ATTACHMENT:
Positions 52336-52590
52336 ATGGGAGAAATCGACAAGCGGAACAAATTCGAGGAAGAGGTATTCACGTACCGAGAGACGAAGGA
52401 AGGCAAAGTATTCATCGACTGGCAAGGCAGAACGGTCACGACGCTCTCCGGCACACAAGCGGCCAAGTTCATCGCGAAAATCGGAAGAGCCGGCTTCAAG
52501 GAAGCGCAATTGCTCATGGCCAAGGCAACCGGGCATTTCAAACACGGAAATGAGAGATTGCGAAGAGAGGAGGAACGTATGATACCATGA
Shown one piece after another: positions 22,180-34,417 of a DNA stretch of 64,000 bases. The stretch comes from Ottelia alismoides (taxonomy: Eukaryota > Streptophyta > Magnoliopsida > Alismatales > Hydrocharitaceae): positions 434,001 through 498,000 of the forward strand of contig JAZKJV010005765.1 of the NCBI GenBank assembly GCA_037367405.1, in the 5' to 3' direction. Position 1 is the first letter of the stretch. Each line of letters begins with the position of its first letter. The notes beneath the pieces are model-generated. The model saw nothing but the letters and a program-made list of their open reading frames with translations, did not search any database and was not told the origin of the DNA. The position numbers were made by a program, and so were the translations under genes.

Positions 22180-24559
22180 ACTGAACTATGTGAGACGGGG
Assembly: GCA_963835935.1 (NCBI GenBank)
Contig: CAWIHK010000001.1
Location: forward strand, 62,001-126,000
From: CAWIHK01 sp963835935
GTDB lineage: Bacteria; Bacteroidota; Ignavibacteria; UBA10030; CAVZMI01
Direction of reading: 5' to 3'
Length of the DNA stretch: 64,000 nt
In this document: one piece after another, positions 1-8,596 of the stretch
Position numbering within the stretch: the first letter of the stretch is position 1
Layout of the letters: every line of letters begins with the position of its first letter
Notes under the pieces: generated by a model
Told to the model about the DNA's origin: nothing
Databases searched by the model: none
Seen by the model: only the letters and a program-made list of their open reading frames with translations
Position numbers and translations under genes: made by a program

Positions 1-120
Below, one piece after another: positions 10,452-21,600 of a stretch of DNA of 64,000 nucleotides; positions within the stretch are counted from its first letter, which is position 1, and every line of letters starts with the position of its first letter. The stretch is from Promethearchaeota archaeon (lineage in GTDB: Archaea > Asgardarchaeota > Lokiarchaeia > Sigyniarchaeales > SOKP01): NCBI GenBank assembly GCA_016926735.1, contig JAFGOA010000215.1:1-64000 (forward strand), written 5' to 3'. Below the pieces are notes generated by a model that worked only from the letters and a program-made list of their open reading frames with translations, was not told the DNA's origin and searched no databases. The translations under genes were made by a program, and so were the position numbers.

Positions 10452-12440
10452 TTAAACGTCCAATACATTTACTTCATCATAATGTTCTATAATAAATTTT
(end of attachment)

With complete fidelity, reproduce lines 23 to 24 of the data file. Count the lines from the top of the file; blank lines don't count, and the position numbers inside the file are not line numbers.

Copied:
Positions 1-120
Below, one piece after another: positions 10,452-21,600 of a stretch of DNA of 64,000 nucleotides; positions within the stretch are counted from its first letter, which is position 1, and every line of letters starts with the position of its first letter. The stretch is from Promethearchaeota archaeon (lineage in GTDB: Archaea > Asgardarchaeota > Lokiarchaeia > Sigyniarchaeales > SOKP01): NCBI GenBank assembly GCA_016926735.1, contig JAFGOA010000215.1:1-64000 (forward strand), written 5' to 3'. Below the pieces are notes generated by a model that worked only from the letters and a program-made list of their open reading frames with translations, was not told the DNA's origin and searched no databases. The translations under genes were made by a program, and so were the position numbers.